This year’s heat wave is again lethal, having already killed over 30 people and sent more than 10,000 to hospitals since July 9 due to heat exhaustion and heatstroke.
The extreme weather continued to scorch Japan this week, with many cities seeing their highest-ever recorded temperatures. The mercury rose to as high as 40.7 degrees in the city of Tajimi in Gifu Prefecture on Wednesday.
Unfortunately we will have to continue to deal with this sweltering summer for at least the next week or two, and weather forecasts say the high heat will not go away anytime soon.
Here is a survival guide for the hot summers in Japan and other heat-related information.
What can I do to prevent heat-related illnesses?
The number one countermeasure is to avoid sudden exposure to extremely high temperatures.
According to the Environment Ministry, heat-related illnesses are caused by the failure of bodily functions meant to have a cooling effect because of reduced sweating and blood flow. The early signs of heat-related illness include dizziness, a flushed face, aching and cramping muscles, and nausea. The disease can lead to even more serious symptoms such as disorientation and coma.
The ministry recommends wearing light, cool clothes and staying in the shade when going outside. It also urges people to keep hydrated by drinking plenty of water and consuming sodium.
In case of dehydration, oral rehydration therapy or treatments consisting of a solution based on salt and sugar taken orally can be useful as an emergency cure. If such a solution cannot be found at a convenience store, it can be made at home from a liter of clean water, six teaspoons of sugar and a half teaspoon of salt, according to the Japan Committee for UNICEF.
Drinking cold barley tea, a popular summer flavor in Japan, is also believed to be effective for rehydration because it helps to top up minerals lost in sweat, according to the weather forecasting website tenki.jp, which is run by the Japan Weather Association.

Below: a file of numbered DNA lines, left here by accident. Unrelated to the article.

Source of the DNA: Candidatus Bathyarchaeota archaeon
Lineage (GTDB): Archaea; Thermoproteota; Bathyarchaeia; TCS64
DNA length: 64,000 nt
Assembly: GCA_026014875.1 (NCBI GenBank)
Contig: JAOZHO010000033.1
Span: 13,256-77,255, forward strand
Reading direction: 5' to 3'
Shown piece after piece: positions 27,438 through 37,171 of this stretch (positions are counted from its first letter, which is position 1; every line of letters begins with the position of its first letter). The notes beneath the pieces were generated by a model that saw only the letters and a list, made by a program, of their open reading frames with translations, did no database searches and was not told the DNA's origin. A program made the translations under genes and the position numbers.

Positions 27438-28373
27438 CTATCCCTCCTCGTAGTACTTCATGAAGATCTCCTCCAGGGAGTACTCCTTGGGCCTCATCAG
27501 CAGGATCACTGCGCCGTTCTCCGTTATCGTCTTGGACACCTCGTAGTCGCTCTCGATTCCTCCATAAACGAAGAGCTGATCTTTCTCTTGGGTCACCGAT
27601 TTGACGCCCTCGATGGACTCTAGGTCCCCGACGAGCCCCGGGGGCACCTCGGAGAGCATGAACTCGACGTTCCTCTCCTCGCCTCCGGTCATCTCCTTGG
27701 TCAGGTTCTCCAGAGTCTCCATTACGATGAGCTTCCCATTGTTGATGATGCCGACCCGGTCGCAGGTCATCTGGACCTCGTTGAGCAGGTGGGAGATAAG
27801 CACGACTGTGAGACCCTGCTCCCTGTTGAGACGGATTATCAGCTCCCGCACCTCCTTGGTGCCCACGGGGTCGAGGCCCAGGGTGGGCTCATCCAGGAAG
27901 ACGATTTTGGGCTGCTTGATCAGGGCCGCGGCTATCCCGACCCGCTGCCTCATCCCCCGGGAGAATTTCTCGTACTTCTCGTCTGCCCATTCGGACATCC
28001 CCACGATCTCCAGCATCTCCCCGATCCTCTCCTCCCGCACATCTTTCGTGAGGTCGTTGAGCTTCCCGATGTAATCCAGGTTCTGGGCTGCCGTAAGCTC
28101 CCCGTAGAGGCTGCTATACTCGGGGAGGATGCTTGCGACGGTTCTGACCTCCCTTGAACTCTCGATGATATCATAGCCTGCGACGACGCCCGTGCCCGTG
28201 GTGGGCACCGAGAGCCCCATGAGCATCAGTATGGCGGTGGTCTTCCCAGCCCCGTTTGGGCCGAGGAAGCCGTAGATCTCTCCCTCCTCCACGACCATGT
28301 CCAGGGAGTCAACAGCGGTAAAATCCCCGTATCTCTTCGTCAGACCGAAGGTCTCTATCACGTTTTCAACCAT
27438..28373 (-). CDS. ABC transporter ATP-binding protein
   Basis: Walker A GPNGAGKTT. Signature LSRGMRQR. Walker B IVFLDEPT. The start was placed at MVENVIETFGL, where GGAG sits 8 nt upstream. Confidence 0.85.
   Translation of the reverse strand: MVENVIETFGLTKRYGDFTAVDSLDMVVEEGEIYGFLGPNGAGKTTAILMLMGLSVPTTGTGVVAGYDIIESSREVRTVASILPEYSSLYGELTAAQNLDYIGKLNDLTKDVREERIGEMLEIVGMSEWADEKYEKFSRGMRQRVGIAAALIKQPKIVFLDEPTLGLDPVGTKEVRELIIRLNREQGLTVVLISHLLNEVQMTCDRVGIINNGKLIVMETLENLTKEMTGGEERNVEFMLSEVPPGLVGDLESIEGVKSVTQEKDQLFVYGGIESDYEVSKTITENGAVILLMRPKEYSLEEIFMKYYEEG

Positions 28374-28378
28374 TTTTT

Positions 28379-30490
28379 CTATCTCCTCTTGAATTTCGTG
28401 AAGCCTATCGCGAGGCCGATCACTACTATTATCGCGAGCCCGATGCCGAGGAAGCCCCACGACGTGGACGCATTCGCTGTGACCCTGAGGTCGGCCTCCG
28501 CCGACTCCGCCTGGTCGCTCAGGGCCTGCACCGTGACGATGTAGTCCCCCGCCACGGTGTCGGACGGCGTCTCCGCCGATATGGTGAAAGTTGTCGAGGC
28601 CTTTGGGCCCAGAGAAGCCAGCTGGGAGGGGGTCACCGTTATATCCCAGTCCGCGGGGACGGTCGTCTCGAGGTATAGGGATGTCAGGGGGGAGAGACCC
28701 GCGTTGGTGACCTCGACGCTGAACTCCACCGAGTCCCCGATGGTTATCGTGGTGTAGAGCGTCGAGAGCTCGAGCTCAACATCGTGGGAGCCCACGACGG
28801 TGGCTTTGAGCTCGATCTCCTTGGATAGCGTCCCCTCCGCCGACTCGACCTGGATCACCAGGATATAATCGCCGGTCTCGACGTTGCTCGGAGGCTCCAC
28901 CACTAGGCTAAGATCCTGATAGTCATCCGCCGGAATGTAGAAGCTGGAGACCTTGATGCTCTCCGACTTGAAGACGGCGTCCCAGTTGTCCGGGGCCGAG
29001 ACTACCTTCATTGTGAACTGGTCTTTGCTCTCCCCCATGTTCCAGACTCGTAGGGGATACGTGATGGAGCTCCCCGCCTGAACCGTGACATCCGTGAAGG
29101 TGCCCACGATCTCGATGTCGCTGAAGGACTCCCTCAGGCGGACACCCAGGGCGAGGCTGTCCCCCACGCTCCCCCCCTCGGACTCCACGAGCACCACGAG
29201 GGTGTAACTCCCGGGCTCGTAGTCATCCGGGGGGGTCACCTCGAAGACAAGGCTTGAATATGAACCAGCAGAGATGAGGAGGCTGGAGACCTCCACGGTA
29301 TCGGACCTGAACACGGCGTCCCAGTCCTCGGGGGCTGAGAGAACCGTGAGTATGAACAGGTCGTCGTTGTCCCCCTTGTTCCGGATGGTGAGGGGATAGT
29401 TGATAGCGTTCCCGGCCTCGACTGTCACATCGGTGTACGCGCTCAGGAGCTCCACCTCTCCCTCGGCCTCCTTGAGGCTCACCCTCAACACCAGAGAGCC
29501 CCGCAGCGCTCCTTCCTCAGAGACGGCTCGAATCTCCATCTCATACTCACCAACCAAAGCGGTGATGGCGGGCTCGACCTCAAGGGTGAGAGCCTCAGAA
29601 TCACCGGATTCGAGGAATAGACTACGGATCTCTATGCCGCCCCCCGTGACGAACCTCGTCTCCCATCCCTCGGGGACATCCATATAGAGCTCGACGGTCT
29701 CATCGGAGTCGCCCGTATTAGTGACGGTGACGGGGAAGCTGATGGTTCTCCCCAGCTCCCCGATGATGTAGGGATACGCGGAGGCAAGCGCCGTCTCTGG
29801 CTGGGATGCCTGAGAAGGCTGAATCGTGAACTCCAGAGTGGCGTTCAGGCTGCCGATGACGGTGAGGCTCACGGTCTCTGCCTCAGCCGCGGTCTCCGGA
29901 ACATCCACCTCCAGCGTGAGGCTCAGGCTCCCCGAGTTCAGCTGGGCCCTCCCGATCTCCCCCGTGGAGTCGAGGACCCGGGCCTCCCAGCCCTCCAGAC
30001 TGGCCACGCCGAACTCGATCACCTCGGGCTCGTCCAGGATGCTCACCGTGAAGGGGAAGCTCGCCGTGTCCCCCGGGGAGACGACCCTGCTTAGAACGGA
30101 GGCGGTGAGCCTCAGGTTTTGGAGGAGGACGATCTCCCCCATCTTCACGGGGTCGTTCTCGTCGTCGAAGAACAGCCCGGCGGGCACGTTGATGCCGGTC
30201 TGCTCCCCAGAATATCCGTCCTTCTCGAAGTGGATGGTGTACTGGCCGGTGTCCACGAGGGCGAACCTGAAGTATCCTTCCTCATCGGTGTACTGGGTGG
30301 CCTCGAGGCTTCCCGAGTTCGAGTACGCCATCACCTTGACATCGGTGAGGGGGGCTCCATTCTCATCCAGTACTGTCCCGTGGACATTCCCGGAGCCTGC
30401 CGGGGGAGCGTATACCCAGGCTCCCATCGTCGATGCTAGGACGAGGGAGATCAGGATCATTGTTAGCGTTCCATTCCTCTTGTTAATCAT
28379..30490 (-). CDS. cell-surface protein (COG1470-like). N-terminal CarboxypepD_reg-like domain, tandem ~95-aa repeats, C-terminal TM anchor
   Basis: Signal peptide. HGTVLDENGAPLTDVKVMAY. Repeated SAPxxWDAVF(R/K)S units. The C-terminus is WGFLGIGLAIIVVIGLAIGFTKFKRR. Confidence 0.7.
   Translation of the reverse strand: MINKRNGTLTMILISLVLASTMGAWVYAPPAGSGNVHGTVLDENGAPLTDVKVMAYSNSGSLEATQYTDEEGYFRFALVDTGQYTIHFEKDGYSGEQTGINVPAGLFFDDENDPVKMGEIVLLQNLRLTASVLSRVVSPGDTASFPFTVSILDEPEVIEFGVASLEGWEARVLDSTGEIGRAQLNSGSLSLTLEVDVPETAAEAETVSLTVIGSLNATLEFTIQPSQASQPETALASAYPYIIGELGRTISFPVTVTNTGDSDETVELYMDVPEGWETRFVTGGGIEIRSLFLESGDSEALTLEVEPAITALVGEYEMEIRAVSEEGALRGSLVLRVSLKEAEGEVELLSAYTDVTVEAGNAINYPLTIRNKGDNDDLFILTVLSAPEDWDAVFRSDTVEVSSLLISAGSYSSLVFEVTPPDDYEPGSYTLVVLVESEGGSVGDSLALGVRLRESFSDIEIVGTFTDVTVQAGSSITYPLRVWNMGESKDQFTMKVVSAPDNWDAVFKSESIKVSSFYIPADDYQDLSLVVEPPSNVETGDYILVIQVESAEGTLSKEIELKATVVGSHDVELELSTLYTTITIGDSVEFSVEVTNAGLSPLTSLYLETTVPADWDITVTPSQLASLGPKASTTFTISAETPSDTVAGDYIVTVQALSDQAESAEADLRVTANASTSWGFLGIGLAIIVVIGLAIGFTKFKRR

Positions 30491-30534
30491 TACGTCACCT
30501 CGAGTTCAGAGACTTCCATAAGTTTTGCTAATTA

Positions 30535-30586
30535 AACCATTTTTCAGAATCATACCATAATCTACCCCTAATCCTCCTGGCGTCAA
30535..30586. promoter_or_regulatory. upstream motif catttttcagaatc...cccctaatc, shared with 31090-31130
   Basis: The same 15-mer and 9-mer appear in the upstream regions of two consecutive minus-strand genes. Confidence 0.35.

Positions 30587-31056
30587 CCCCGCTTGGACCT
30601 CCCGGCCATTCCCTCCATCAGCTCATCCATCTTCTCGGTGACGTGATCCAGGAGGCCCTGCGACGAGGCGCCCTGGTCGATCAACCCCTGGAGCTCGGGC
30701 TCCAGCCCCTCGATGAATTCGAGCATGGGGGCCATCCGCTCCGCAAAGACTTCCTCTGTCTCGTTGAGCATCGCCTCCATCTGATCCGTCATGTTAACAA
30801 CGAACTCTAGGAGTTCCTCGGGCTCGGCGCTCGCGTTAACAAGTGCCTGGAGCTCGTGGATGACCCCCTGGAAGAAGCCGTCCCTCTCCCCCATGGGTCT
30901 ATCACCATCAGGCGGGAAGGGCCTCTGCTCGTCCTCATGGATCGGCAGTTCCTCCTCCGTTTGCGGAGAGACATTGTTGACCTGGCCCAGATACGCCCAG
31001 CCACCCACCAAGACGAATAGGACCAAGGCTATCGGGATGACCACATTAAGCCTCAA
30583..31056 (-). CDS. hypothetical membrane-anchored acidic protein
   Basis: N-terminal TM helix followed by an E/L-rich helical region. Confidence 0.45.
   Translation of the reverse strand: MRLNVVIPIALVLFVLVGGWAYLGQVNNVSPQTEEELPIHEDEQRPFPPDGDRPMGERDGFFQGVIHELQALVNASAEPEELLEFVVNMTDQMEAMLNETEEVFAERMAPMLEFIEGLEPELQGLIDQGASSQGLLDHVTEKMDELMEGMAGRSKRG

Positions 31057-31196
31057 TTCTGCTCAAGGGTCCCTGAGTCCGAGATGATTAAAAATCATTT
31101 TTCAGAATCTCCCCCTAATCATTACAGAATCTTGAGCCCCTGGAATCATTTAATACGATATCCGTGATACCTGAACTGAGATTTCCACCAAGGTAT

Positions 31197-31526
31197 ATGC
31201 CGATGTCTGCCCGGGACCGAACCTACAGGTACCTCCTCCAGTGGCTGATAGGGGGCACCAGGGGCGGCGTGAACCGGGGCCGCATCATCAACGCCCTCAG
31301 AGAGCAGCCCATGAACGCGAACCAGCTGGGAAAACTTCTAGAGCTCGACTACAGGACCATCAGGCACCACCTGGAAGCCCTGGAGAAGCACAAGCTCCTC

How can I learn about the risks of heat-related illnesses?
The Environment Ministry’s website for heat-related illness prevention (www.wbgt.env.go.jp/en/) shows an hourly updated heat stress index by region.
The heat stress level is measured by the Wet Bulb Globe Temperature index, which indicates the risk of heat-related maladies based on factors such as temperature, humidity, wind and infrared radiation. A WBGT above 28 degrees significantly increases the risk of exhaustion or heatstroke.
The WBGT index in Tokyo at 2 p.m. Friday was 32.5 degrees, a level at which any kind of exercise should be prohibited.
When will this extreme heat go away?
Weather forecasts say the scorching heat will continue for at least the remainder of this month.
The Japan Meteorological Agency forecasts that temperatures everywhere in Japan except for Okinawa Prefecture and the Amami islands in Kagoshima Prefecture will continue to be higher than usual until the beginning of August. The agency forecasts that the heat will ease to the level of a usual summer, or a little higher, from Aug. 4 to 17.
But Weathernews Inc. predicts the extreme weather will return in late August to early September, due to the arrival of two anticyclones — the Pacific and the Tibetan — over Japan’s main island.
What else should I know about this year’s hot summer?
According to Weathernews, the seven-day moving average lowest temperature in Tokyo in August has risen by 2.7 degrees since a century ago, while the moving average highest temperature during the month has also increased by 1.5 degrees.
The Chiba-based weather information company says the rising temperature can be attributed to the heat island effect, in which the temperature in urban areas covered with concrete increases due to a lack of cooling provided by trees and plants, as well as heat released by human activities and machines.
Meanwhile, increased usage of air conditioners on Wednesday forced Kansai Electric Power Co. to buy 1 million kilowatts of electricity from other domestic power companies to meet the high demand seen in the region from 4 p.m. to 5 p.m.
The unusual heat has also hit popular summer high school baseball tournaments across the nation. On Thursday, 34 teenagers in Kumamoto Prefecture, mostly high school students who were cheering for their schools at a baseball stadium, were sent to hospital after complaining of symptoms of heat exhaustion.
Information from Kyodo added
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